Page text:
- Ages:ÃÂ 14+
- Players:ÃÂ 2-5ÃÂ
- Game Length:ÃÂ 30-60 minutes
RivalryÃÂ is the second expansion forÃÂ Roll for the Galaxy.
But, actually, Rivalry is three expansions in one.ÃÂ
In the Deal Game, there is a new Deal phase to which dice with $ faces can be assigned to, along with any die to choose that phase, plus a reassigned die, and possibly another reassigned die due to the new power that everyone has on their phase slip.
Dealers can swap assets they don't want for assets they do want. And, by assets, I mean just aboutÃÂ anything.
Not using all your credit track? Why not trade in the top part of it to get a useful die? Or, if you're running a large economy and need a credit track that goes to 11 (or even 16), why not trade away a couple of white dice to get a larger track?
Have a bunch of extra tiles clogging up your construction zones from previous Explores? Why not trade them in for new dice? Or, a chance to draw from the bag until you find a 6 cost development? Or a pair of VP chips? Or a talent counter? Or some credits? Or, another Leader die? Or, a chance to draw a world of a desired color from the bag? Or, to turn some Citizenry dice directly into Developers or Settlers? Or...
But, wait, there's more! After you swap some assets, your deal will start toÃÂ matureÃÂ over several rounds. If you (or someone else) calls Deal again before your deal expires, then send another dealer in to *reverse* your trade, trading back for what you originally spent and making some credits and talent counters along the way.
Of course, while your deal is maturing, some other player might swoop in and reverse it before you wanted to, taking their cut and converting your attempted temporary loan into a permanent exchange. These things happen...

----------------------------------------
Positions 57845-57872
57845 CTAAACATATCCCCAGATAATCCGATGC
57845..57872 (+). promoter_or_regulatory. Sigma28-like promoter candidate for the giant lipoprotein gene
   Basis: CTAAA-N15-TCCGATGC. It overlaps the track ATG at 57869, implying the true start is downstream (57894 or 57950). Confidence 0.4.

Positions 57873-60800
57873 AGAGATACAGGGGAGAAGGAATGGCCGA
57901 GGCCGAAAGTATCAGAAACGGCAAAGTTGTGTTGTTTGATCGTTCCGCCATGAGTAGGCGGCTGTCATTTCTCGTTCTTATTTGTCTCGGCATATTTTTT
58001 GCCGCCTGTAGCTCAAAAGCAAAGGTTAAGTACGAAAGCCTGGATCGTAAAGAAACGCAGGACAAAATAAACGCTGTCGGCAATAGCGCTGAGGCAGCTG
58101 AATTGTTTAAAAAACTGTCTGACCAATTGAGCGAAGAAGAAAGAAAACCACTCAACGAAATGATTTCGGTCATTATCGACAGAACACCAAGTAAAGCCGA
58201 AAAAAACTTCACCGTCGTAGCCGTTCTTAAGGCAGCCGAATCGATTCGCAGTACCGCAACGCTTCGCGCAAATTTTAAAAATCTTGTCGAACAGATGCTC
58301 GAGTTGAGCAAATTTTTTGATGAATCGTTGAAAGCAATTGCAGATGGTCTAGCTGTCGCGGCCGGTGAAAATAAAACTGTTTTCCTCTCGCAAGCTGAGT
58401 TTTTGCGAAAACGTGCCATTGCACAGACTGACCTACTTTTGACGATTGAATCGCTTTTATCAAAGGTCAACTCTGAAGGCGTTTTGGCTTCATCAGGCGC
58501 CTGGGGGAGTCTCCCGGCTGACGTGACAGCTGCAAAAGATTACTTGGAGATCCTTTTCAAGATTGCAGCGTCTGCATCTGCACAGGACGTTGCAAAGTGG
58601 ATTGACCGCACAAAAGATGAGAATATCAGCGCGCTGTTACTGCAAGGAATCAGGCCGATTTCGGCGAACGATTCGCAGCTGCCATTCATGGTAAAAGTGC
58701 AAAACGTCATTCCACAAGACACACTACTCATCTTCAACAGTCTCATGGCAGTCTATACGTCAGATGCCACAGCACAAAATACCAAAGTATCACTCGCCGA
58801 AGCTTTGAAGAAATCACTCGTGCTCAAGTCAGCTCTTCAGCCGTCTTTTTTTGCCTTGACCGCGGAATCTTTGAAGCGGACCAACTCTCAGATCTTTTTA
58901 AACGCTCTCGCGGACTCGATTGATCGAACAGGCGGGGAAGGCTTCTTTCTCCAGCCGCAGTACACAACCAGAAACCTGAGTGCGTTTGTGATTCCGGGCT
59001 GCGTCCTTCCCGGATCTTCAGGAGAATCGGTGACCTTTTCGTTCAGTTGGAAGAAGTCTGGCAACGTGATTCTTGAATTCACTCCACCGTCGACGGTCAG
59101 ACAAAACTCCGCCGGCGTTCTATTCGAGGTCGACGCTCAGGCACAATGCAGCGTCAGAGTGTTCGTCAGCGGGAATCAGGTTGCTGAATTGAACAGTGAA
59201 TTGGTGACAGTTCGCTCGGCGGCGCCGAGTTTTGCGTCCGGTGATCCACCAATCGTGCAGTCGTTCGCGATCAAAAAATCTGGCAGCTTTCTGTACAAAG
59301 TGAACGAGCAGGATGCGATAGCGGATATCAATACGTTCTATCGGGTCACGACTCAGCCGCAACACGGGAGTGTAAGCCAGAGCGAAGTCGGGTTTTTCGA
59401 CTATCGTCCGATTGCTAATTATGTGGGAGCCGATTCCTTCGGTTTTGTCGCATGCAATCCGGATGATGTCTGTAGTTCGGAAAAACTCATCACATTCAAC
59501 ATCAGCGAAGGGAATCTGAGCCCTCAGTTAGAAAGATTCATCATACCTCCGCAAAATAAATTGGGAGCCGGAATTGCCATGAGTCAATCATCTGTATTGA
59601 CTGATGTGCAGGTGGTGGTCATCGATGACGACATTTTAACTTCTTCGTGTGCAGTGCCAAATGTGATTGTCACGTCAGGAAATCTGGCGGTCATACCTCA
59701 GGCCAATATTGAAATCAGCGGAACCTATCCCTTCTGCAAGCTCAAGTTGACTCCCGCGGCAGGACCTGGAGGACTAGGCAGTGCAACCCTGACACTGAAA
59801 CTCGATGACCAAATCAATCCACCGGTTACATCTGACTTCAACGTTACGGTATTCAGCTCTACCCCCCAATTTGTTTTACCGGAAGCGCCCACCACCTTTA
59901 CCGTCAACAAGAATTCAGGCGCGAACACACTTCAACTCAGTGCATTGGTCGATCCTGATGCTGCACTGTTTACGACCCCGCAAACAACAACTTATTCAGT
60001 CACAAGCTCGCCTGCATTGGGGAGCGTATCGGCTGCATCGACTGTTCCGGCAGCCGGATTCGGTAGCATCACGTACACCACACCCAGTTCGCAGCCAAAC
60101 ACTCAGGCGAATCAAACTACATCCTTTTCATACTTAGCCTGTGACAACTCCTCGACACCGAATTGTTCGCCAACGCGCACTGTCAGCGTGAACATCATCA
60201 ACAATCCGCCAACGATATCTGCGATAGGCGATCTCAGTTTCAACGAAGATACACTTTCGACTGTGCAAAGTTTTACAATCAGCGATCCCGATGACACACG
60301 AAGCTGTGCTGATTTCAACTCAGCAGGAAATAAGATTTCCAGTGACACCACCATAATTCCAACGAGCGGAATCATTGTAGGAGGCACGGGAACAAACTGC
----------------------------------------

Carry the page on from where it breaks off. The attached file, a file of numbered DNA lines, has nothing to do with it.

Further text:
So, the Deal Game adds this whole new level of mind-melting interstellar high finance and player interaction to Roll. Happy Trades!
Net isÃÂ the dice and the Orb Game, one ofÃÂ Rivalry'sÃÂ two optional challenges.
First,ÃÂ RivalryÃÂ adds a new Roll die: the dark blue Pioneer die, shown below.
Second, the Deal dice for the optional Deal Game that I discussed in my firstÃÂ teaserÃÂ are shown below; they're the 1 black die and 6 white dice.
Third, the Orb Game gives one yellow Alien Orb die to each player, whose faces can be popped out and upgraded to various "lines" of faces that, in turn when rolled, affect what you do in the game.
In the Orb game, you can assign dice to become researchers in the Research phase, similar to how dice are assigned to become dealers in the Deal game.
For each assigned researcher, when someone calls Research, you get two "dots" of upgrades to your dice. The first dot gets you a 1-dot face in any line; extra dots get you better faces in that line. (If you want to switch lines for a given face after entering a line, pay 1 dot more.)
These upgraded dice affect your play. For example, if you rolled the 2-dot beige -1 develop face (lower right corner), it gives you a -1 die discount on all developments you build that turn.
Orb dice are rolled inÃÂ frontÃÂ of player screens at the start of a round. If you roll a face that grants virtual workers, like the virtual explorer showing on the center yellow die, then everyone knows that you will benefit if Explore occurs and can plan accordingly as they assign their dice and decide what phase to call.
To allow improved Orb dice more opportunities to affect play, the Orb game ends at 15+ tiles or when the initial VP chip pool is exhausted, which is increased to 15 VPs per player.
At game end, each 2-dot and 4-dot face on your Orb die is worth 1 and 2 VPs, respectively. (Players pop out their improved Orb faces with the die tools to count them, which encourages players to restore their Orb dice to its original faces.)
[While the Deal Game dice are customizable dice, their faces don't change during play. We used them as we tested different faces and Deal dice design. Given the Orb Game, it was less expensive to use customizable dice for the Deal dice than to make 7 different, custom Deal dice.]
The Deal and Orb games have quite different and contrasting "feels". The Deal Game is more "think-y", with some amazing trades that can be pulled off, while the Orb Game is easier to grasp.